The Romney Recovery Will Begin with Energy
September 12, 2012
Americans are more pessimistic about the economy than they’ve been in months. In August, nearly half of all Americans said the economy was heading in the wrong direction. And after last week’s jobs report, which showed that for every American who found a job in August, three left the workforce (many simply giving up after months of searching), their pessimism is understandable.
But while most of America suffers with an unemployment and underemployment rate approaching 15 percent, there’s one state that remains incredibly prosperous. Indeed, it’s at full employment, with unemployment at just 3 percent.
That state is North Dakota, and it offers a hint of what could be in store for the rest of America under a Romney administration committed to North American energy independence, one of the most ambitious goals in the Romney Plan for a Stronger Middle Class.
North Dakota is in the midst of an energy boom that has given it the lowest unemployment rate in the country and a surplus of more than $1.2 billion, and enabled the legislature to cut taxes each of the last three years.
Just a decade ago, none of this seemed possible. What little oil and gas North Dakota had was trapped tight in shale from which producers couldn’t economically extract it.
But as has happened so many times in our history, American innovation radically changed the boundaries of what was feasible. Two technologies, hydraulic fracturing and horizontal drilling, combined to allow developers to extract enormous amounts of oil and gas trapped in shale deep underground.
With a single surface well, producers can now drill straight down nearly two miles, then turn 90 degrees and drill two miles horizontally in many directions. It’s a modern marvel to match the Wright Brothers’ airplane and Thomas Edison’s light bulb.
The result has been a revolution in American energy. Our potential for domestic production of oil and gas are, for the foreseeable future, limitless.
North Dakota is on the frontier of this revolution and its people are experiencing the effects firsthand. The state has gone from an estimated 150 million barrels of recoverable oil in 1995 to more than 24 billion today. That’s a 16,000 percent increase.
Other states are sharing in the boom from shale oil and gas revolution. The Marcellus shale is beginning to return opportunity to western Pennsylvania. The same has happened with the Eagle Ford shale in Texas. Even eastern Ohio will be producing large volumes of oil soon from the Utica shale.
The dramatic increase in supply has led to a precipitous drop in price. In 2008, natural gas cost on average $7.97 per trillion cubic feet. Today, the price has dropped by almost 70 percent to about $2.60.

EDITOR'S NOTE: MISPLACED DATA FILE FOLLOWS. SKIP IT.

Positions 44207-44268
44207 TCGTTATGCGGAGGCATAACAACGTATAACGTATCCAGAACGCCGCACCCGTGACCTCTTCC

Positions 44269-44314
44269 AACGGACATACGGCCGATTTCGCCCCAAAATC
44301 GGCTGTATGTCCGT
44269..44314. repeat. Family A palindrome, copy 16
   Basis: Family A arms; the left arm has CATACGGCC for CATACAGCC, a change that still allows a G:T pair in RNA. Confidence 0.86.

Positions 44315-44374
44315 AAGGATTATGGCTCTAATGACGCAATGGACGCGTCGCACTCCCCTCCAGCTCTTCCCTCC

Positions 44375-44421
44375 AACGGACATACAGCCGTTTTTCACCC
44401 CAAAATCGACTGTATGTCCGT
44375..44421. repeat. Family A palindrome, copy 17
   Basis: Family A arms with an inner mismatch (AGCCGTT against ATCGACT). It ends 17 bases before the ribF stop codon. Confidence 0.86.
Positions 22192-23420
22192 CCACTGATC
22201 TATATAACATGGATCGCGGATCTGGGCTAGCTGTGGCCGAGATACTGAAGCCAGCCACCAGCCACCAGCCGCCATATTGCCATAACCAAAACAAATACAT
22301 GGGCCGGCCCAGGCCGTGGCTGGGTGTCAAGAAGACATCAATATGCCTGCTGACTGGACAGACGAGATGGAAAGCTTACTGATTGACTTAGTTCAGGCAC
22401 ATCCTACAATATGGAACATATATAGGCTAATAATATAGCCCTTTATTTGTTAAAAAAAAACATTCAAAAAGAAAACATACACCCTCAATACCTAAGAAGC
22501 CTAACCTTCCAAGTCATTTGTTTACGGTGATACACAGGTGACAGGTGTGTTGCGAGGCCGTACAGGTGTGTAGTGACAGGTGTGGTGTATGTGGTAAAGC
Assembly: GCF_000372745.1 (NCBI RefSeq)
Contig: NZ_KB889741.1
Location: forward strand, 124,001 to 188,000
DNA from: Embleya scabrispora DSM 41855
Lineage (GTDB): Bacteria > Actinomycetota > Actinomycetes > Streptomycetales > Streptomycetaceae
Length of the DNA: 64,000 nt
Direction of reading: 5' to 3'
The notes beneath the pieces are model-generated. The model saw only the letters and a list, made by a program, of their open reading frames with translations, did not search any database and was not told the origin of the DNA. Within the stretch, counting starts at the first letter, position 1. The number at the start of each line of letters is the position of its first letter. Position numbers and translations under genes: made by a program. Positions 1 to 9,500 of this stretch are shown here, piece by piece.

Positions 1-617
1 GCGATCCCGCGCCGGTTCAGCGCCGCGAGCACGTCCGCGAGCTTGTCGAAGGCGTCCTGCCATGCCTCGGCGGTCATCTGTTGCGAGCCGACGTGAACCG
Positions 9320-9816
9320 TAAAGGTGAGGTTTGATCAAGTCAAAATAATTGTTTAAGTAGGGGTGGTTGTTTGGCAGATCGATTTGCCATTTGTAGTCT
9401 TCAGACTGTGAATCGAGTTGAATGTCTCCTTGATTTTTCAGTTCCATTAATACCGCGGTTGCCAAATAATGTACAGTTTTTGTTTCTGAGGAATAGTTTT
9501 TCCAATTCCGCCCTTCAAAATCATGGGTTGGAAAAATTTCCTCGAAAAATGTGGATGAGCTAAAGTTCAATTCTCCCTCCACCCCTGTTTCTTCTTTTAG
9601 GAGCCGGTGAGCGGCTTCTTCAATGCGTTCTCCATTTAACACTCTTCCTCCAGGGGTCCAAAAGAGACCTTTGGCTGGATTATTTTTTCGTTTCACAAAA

Abundant and inexpensive energy is enabling what many thought impossible just a few years ago: the return of manufacturing jobs to America.
The Romney Recovery will be led by this American energy revolution. With a president who is determined to take advantage of this incredible new potential (rather than hinder it as President Obama has — almost all of the new production has taken place on private rather than public lands) there’s no reason the rest of America can’t share in the prosperity North Dakota has prefaced.
Harold Hamm, the man who led the way in developing North Dakota’s Bakken shale, is the perfect champion for these new possibilities under a Romney administration. He’s already one of Governor Romney’s top energy advisors. Hamm would make a far better Secretary of Energy than Steven Chu, who apparently assured President Obama that he shouldn’t worry about high gas prices because we would all be driving battery powered cars by now. Secretary Chu himself, of course, doesn’t even own a car.
Mr. Hamm spoke at one of the workshops I hosted at the Republican National Convention last month, dubbed Newt University by the RNC. We devoted the third day entirely to American energy. (You can watch it at NewtUniversity.com.) It happened to be the day Joe Scarborough and Mika Brzezinski from MSNBC’s Morning Joe came to attend. They sat through Mr. Hamm’s talk about his experience in North Dakota.
The next morning I appeared on their show, and they both told me they were blown away by what they’d heard. They’d had no idea about the scale of the American energy opportunity, and said it had completely changed how they thought about the issue.
In the wake of last week’s terrible jobs report, Americans can be thankful about at least one thing: in Mitt Romney, they have one candidate for president who gets it, and who will let American energy go to work creating American jobs.